Dear pastors, deacons, and brothers and sisters in Christ,
Holiness is what makes God uniquely God and should be reflected in his people, personally and corporately, and certainly in those who lead the church. I hope you’ll be able to join us for our annual Conference on the Church for God’s Glory as we promote holiness in our theme this year.
What is more, we will tackle this theme in a unique way: “A Call to Holiness by a Rising Generation.” There are younger pastors and leaders who have been able to find a voice in their own ministries and perhaps in an online presence, but we do not always have the privilege of hearing some of them in person as much as we would like. While there are many good men that we could ask to speak, this year we will have a small sample of “younger guys” addressing holiness as it relates to various topics important to each of us in our ministries.
While this conference is an opportunity for some of the younger guys to have a voice, it is not meant to exclude those upon whose shoulders we stand as if we have something new or better to say. If anything, we hope that those who taught us will attend and be honored as we stand in the pulpit before them and preach of the Word of God.
Our schedule and topics for the day are as follows:
• 10:00 AM – David Huffstutler, Opening Sermon: “Fit for the Master’s Use” (2 Timothy 2:20–26)
• 11:20 AM – Michael Riley, Historical Fundamentalism Today
• 12:15 PM – Mark Herbster, Personal Holiness in the Life of a Leader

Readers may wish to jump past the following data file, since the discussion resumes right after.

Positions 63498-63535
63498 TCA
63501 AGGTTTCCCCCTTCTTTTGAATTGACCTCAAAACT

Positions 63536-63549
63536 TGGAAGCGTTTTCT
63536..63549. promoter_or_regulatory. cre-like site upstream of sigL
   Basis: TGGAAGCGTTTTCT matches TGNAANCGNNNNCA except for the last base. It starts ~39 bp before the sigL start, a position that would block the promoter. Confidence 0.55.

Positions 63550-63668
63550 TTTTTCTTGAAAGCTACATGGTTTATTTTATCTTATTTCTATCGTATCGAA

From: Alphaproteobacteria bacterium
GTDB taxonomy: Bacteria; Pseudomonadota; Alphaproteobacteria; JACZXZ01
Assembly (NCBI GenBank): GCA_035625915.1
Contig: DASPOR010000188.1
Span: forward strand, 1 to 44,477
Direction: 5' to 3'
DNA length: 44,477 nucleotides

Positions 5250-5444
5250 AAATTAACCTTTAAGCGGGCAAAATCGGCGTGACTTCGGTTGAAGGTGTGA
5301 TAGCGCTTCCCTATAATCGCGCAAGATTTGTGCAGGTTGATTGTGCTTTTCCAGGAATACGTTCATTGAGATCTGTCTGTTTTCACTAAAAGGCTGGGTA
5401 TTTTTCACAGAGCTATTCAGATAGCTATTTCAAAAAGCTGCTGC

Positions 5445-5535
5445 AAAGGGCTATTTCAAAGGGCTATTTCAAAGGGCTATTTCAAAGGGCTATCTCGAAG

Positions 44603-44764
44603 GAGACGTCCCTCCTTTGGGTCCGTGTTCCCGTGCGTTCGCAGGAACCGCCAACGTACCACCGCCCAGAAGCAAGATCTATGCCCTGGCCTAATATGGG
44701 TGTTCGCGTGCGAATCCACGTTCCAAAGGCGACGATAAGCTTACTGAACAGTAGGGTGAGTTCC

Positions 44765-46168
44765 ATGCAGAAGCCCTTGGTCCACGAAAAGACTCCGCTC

• 1:00 PM – Lunch at Local Restaurants
• 2:45 PM – TJ Klapperich, The Unsung Heroine: The Role of a Pastor’s Wife
• 3:50 PM – Tim Potter, Principles for Purity in Gospel Partnership
• 4:55 PM – Nathan Crockett, Holiness in Training the Next Generation
• 6:00 PM – TJ Klapperich, Closing Sermon: “The Holiness and Mercy of God” (Isaiah 57:14–21)
• 7:15 PM – Dismiss
I hope you can come. It will be well worth your time, whatever age you may be. As always, registration for the ladies is free of charge, and we hope that the session on “The Unsung Heroine” will be a special blessing to them, just as we hope every session will be. May God bless each of you in your ministries.
Pastor David Huffstutler
First Baptist Church, Rockford, IL
God the Father has always been God the Father, and God the Son has always been God the Son. This familial relationship is something of the nature of God, and we, too, as believers have become part of this family. While more could be said, a handful of Scriptures below describe what it means to be part of the family of God.
The Father and His Children